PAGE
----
Godless in the garden


Godless in the garden

Discussing all aspect of gardening.

Location: Planet Earth
Members: 181
Latest Activity: 56 minutes ago

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Comment by Joan Denoo on August 27, 2017 at 8:21pm

Daniel, what did you do for your flower bed, did you broadcast seeds into the bed. I love it. I have not done that before, and I think it is about time I do it. 

Your vegetables look healthy; I can imagine a great variety of salads. 

Comment by Don on August 27, 2017 at 1:05pm

Kathy, partly because I'm usually working alone, I don't bother with ladders.  I use a ten-foot pole saw.  Very handy.  You can buy the head (toothed blade and fitting) and attach it to your own pole yourself.  Not hard to do and not expensive. Here's that pruned up maple from another angle.  That one lower branch to the left should go, too, but I can't quite reach it with the saw.  Need a ladder and a friend to hold it.) and

Comment by Joan Denoo on August 27, 2017 at 12:50pm

Kathy, You are fortunate in having your ground on a hill. My home in Spokane was unique because the ground is an ancient pond bed. Years ago, the neighbor right behind me dug a well (this was before wells were prohibited). Neighbors reported that he never got to the bottom of the peat and acidic water filled the hole he dug. Peat makes poor drinking water. 

I heard a climatologist reporting about the kind of weather we can expect in the next 20 years. He said it wouldn't be much that the year around temperature changes, but what changes that do occur will be sharp increases or decreases in barometric pressure, temperature, the wind, and water, in the form of rain or snow. 

Comment by Joan Denoo on August 27, 2017 at 12:25pm

Don, beautiful scenes of your three birches throughout the year! You give us very nice scenes that lift my spirits and encourage me.

Comment by kathy: ky on August 27, 2017 at 12:24pm
It would add to the breeze that can't get through the trees and open up more space to the sun. Our house sits in a little level hollow surrounded by slopes on three sides. But we're on a hill so drainage isn't a problem.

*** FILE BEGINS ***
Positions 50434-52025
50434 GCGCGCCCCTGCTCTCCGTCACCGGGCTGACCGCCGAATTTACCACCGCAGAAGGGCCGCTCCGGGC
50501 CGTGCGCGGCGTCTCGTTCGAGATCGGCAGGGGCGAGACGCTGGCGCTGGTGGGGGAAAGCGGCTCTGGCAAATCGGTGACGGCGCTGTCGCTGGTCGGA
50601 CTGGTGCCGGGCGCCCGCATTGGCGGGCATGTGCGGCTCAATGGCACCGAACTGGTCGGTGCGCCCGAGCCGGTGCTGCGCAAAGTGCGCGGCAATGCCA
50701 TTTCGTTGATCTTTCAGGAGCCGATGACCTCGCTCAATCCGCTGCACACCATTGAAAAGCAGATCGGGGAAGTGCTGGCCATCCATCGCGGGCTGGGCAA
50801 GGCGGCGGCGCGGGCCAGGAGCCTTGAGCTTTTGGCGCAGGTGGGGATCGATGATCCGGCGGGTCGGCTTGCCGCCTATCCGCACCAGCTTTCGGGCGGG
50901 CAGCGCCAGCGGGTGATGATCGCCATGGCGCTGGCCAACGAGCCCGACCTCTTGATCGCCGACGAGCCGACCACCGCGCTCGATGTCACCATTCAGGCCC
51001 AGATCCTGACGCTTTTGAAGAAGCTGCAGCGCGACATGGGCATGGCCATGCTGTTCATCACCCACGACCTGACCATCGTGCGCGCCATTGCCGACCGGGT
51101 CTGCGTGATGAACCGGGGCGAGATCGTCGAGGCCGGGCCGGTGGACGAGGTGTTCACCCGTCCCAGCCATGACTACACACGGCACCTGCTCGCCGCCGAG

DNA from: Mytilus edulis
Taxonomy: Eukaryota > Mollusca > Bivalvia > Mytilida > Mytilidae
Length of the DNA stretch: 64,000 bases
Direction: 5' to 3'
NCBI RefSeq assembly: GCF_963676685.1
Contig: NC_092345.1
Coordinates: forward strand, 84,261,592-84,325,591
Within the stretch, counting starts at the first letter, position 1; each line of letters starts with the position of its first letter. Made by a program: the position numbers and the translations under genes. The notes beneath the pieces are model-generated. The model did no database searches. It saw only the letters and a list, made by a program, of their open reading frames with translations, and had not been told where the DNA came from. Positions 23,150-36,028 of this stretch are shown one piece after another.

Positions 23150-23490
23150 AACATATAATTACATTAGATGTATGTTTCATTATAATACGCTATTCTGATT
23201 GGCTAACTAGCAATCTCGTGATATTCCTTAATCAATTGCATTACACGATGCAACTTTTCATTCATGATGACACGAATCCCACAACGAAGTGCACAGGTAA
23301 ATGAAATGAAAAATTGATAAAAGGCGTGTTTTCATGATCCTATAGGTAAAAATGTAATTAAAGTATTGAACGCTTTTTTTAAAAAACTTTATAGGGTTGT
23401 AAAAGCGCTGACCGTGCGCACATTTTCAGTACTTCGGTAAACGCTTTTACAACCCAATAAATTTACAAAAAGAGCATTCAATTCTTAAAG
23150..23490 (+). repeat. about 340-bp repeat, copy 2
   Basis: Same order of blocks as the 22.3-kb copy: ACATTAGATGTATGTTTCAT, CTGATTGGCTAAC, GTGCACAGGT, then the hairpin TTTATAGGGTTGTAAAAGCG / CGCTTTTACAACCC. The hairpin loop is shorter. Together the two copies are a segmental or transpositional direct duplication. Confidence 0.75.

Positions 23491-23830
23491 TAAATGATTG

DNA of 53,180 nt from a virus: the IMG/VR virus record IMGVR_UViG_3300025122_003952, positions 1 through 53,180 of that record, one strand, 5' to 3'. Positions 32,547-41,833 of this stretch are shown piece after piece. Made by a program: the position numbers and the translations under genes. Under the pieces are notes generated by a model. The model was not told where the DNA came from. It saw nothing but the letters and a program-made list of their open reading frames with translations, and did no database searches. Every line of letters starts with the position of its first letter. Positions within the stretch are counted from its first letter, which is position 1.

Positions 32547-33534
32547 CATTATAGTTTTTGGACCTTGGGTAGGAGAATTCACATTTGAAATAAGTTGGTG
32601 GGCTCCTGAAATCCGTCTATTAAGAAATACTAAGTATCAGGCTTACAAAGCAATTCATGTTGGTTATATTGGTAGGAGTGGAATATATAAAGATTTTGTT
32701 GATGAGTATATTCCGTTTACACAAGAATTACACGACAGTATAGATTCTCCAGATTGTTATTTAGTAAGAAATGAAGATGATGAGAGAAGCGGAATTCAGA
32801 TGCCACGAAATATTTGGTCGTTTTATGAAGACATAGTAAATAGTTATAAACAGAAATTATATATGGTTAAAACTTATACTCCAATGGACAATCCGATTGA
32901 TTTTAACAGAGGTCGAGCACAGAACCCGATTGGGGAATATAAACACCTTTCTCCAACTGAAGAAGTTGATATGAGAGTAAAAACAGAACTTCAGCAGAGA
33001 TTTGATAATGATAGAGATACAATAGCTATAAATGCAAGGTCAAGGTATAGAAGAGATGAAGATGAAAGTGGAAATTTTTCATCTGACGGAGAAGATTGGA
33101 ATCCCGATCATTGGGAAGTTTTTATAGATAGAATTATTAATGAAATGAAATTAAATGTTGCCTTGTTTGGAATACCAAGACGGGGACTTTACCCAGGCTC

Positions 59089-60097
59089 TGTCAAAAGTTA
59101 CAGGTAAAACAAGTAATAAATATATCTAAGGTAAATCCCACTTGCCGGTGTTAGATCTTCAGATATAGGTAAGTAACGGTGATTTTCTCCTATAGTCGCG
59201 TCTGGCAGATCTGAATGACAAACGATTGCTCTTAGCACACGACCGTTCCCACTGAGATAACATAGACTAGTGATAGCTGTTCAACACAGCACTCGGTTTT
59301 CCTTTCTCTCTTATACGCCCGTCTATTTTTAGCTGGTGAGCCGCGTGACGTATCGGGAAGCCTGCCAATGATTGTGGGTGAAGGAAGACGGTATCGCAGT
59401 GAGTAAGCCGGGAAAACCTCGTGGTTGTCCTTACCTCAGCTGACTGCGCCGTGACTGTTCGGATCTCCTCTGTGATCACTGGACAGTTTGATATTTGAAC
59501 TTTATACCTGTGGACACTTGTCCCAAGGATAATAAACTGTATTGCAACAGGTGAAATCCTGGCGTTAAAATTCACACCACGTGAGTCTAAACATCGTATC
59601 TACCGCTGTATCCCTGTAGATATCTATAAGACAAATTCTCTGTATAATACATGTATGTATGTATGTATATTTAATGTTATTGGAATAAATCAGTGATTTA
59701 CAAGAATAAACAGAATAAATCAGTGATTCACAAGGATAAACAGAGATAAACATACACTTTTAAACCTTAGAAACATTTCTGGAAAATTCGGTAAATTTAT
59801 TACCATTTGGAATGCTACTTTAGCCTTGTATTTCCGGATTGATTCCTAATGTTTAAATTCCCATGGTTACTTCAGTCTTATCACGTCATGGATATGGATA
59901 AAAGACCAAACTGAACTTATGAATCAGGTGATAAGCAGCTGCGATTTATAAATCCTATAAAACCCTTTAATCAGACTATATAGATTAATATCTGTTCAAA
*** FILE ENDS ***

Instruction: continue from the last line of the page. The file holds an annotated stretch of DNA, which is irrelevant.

I can't wrap my head around the difference in our growing seasons. The fruits and vegetables that a lot of you are just getting have came and gone in this area. Ky is wrapping up the growing season except for late crops of corn and tomatoes. And it's planting time for late broccoli and greens if we don't turn hot and dry. I don't recall anyone mentioning cauliflower. I always have good luck with it. I still pin the outer leaves up even though most of it is self blanching now. The people I know who don't pin the leaves usually have tougher cauliflower.
Comment by kathy: ky on August 27, 2017 at 12:14pm
Don, what a wonderful idea. I have several trees that need pruning on some lower branches. But I'm not tall enough to reach them and the ground is so sloped a ladder would be dangerous. I need to get the man who's been tending the yard since my husband became ill to cut them off.
Comment by Don on August 27, 2017 at 10:53am

Yesterday I limbed up a young sugar maple in the field nearby to give it a more shapely aspect and to open up the view that I've been recording seasonally in a series of landscapes that center on three birch trees, a white birch in the foreground and two gray birch beyond it.  The gray birch is a short-lived tree, and these are dying.

  The first image I took yesterday, after pruning.

Comment by Idaho Spud on August 27, 2017 at 10:47am

Most people's vegetable gardens are out of view here as well, but some are in visible spots.  I see several corn patches out in plain view.  

I don't grow flowers because I have such a small space for garden, and I would rather use it for tasty things.  However, I do enjoy people's flower beds when I'm walking.

Comment by Don on August 27, 2017 at 10:40am

Garlic scapes . . .

Comment by Don on August 27, 2017 at 10:31am

It's fun to check out the neighbors' gardens when you can.  When I'm in town I sometimes take the time, but most people's vegetable gardens are out of view, in back yards and side yards.  People tend to plant flowers on the street side.  Along the rural roads, where I live, more gardens are in view, so I drive by slowly to see how they're doing.  Some folks seem to have had more luck with tomatoes this year than I have.  My vines are on the small side.  I let them run, but usually that's no problem--smaller fruit but more of it.  The staked tomatoes in other gardens look pretty good this year. 

I have staked my cherry tomatoes, though, along the front of the house, and they're starting to come in plentifully.  Sweet 100s. 

My squash are looking great, finally, as are the onions and leeks.  Everything is a little tardy, as we had such a cool, wet spring.


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